And that was just me living on the fringes of the Religious Right. My friends who grew up in even more fundamentalist spaces have much more intense stories to tell about the fears engendered in those conservative Christian spaces about Satanism during that time.
Granted, the Religious Right wasn’t the ONLY factor in the Satanic Panic, as Watters notes, but they were a bigger one than he makes them out to be.
Ummmm, Wait, Gloria Steinem Is Somehow the Person Most at Fault for the Satanic Panic???
And so, in light of that, it’s extremely telling that Ethan Watters in his NYT piece is trying to brand any idea of traumatic memory recall in abuse situations as mockable, starts with…wait for it…Gloria Steinem as the poster child for “falling for” the Satanic Panic.
Lest we think that was an accident, right up at the top of the piece, he begins by blaming feminism in the 1970s for having created this problem in the first place.
And yeahhhhhh having been raised in right-leaning white Evangelicalism, let me insert ALLLLLL the eyeroll emojis here.
Let’s Talk about the Conservative (Christian) Demonization of Feminism, Shall We???
See, I grew up SO strongly with the demonization of feminism in those white Evangelical spaces. And as I’ve written about several times, I went through high school—ironically, the same time I was going to concerts by Carman, fascinated by my Mike Warnke tapes, and listening to lectures on the evils of backmasking—being forced to listen to Rush Limbaugh’s poisonous rhetoric against “feminazis.”
As Opposed to the Evidence for the Damage Unhealthy Evangelicalism Causes
As I’ve previously discussed in this space, I’ve more recently read the strongly evidence-based research in books like Linda Kay Klein’s Pure and Kristin Kobes Du Mez’s Jesus and John Wayne to show how unhealthy and anti-woman and children and survivor right-wing white Evangelical rhetoric has been.
And I’ve seen the theobros, as they’re often called, in white Evangelicalism rise up to try to attack this real evidence of the unhealthy and abusive effects of white Evangelical rhetoric as well as cover up church abuse cases left and right. (Check out the Southern Baptist Convention’s recent sexual abuse report for examples of that, as an example!)
So Yeah, Let’s Not Gaslight Survivors Based on the Satanic Panic, Please!
And I can tell you this: anyone who tells you that the Satanic Panic means the at least somewhat substantiated experiences of the abuse survivors in the Keepers documentary weren’t true is using unhealthy conspiracy logic.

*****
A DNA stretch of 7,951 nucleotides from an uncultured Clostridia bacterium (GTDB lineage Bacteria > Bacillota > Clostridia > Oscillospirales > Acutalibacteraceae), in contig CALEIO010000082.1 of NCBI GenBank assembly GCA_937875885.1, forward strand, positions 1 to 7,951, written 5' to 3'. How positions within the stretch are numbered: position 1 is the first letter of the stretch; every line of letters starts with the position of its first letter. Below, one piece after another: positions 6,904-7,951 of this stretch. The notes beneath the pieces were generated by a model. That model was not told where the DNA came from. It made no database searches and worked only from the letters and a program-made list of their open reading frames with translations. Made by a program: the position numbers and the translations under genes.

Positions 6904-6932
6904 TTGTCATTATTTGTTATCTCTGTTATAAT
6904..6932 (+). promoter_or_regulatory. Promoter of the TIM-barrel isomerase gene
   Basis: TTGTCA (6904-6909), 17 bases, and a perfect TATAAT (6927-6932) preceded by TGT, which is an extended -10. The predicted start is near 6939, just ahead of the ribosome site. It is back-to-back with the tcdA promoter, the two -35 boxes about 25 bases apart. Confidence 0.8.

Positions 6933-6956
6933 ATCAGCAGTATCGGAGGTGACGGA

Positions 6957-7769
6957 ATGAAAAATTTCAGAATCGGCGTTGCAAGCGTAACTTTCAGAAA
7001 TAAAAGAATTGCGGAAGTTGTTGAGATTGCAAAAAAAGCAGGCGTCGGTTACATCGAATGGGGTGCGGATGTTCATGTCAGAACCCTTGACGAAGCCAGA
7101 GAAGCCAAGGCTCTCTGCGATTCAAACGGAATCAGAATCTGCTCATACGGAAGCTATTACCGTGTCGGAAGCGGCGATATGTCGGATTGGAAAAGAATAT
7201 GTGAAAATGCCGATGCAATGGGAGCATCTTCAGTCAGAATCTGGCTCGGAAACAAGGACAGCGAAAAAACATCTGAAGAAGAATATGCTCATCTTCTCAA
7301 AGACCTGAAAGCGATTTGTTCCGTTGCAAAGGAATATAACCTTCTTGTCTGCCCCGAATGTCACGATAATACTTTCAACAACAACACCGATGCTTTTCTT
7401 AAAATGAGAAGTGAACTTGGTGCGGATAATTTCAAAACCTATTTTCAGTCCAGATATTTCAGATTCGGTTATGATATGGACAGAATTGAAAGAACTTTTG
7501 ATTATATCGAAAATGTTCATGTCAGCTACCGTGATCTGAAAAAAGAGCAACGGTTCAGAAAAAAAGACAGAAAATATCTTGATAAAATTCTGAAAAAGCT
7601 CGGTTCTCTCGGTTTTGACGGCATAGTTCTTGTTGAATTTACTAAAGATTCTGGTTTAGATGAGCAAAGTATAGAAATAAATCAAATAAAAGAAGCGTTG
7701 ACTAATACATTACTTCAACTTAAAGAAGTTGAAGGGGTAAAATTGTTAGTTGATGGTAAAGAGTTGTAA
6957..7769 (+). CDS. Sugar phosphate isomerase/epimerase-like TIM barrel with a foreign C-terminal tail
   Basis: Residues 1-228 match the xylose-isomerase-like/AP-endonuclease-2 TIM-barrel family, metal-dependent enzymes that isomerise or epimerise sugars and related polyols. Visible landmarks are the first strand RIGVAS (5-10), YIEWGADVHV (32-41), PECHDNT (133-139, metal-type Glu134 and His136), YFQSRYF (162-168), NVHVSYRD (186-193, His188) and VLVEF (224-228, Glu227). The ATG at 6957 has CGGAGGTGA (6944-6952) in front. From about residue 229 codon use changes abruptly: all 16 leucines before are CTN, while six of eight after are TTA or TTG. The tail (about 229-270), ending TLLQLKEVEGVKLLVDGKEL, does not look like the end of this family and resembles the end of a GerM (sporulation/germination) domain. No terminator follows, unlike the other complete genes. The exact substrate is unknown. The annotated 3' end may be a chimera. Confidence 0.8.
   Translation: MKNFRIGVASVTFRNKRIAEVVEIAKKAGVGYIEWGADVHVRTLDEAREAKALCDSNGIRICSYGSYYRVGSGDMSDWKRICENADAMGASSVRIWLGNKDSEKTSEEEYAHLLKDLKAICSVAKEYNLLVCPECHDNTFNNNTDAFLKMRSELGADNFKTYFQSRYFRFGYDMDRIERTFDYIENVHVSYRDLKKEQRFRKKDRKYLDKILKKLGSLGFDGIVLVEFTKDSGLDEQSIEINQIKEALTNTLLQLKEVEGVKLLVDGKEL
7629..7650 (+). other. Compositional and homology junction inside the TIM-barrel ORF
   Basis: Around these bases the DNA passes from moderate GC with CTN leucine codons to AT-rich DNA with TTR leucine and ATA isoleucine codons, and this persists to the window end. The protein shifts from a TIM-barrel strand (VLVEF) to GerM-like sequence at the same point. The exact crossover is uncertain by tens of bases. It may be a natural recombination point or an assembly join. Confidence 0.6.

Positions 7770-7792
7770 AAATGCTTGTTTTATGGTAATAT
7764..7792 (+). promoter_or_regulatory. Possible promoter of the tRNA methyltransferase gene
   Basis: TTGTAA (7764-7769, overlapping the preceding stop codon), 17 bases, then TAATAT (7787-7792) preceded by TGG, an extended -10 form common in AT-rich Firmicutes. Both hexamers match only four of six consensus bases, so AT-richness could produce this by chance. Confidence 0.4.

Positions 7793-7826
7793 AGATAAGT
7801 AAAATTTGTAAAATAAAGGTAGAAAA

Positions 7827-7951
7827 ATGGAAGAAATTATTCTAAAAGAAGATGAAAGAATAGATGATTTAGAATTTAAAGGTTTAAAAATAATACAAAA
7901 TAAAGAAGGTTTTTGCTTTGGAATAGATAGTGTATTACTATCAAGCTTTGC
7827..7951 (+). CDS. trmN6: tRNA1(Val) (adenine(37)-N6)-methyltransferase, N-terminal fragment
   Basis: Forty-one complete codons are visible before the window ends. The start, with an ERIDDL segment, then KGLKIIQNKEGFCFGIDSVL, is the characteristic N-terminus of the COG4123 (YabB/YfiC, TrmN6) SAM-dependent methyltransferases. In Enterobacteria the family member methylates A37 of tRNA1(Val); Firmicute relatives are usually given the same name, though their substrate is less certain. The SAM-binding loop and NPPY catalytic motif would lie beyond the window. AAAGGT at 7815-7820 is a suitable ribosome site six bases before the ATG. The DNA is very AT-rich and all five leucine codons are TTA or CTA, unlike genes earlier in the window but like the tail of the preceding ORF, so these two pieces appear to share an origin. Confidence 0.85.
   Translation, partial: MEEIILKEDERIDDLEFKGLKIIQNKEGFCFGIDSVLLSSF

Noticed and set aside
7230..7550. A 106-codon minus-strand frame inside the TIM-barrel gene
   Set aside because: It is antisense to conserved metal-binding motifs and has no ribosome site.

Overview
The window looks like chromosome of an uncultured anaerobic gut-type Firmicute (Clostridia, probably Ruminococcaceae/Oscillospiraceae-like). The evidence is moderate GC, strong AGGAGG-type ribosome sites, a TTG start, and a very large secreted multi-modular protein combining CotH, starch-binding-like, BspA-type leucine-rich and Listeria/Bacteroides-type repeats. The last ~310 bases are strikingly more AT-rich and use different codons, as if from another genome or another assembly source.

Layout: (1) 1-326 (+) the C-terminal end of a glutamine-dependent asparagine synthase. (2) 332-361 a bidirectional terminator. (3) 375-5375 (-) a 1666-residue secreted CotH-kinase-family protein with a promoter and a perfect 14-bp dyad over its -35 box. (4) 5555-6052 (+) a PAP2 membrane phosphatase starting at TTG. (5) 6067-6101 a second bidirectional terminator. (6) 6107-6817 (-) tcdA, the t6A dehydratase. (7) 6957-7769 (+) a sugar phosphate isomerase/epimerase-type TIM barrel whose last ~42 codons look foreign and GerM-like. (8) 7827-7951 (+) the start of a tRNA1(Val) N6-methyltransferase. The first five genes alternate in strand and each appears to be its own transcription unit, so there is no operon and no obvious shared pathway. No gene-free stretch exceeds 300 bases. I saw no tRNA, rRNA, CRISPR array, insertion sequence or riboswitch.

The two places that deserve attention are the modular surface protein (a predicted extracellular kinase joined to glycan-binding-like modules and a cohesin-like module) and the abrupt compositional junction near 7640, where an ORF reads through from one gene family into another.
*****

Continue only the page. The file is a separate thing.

I don’t know anything about Ethan Watters and his history with women beyond what I see in his rhetoric, but I can see his rhetoric seems strongly to be scapegoating genuinely abused women and children.
And yeah, the results of his rhetoric are likely to be extremely unhealthy. It’s also really narrow, as it only holds up if you ignore all other relevant research outside of the narrow field of how memory works. And even there, you’d have to exclude a lot of the research to get there….
Sooooo Wait, He’s Not Actually an Expert Himself?
And let’s be clear: Ethan Watters is not a clinician or a cognitive scientist himself. He is a journalist. It is itself a red flag that the first time I read through the piece when a friend sent it to me that I read through the piece thinking surely this must have been written by a psychological clinician or cognitive scientist based on the tone he took.
I actually needed to scroll back up to the top of the piece and read his bio to figure out that he was actually a journalist.
And let me be clear: I honor journalists and their work. I have an undergrad minor in journalism myself. I also don’t think that anyone, especially specialists in the field, who might be cautious about the idea of recovered or repressed memories, are necessarily off base.
Important to Take Rhetorical Analyses and Other Expertise into Account
See, I think it’s extremely important when considering cases like these to look at the evidence carefully. And that includes the evidence about healthy vs. unhealthy forms of the rhetoric of conspiracy, as well as the history of demonizing marginalized people groups and their allies.
If you’re not taking those things into account, or other research such as that on the somatic effects of trauma and how that ties into traumatic memories (see the kinds of books I mentioned above), or the rhetoric that abusers use to gaslight others, you’re likely to fall into an unjust pattern of reinforcing trauma for actual survivors. And that’s not remotely okay.
See, those who mock the idea that people got abused and don’t remember the experience usually discount pretty much all of those other aspects surrounding these questions, ONLY focusing on the questions of memories.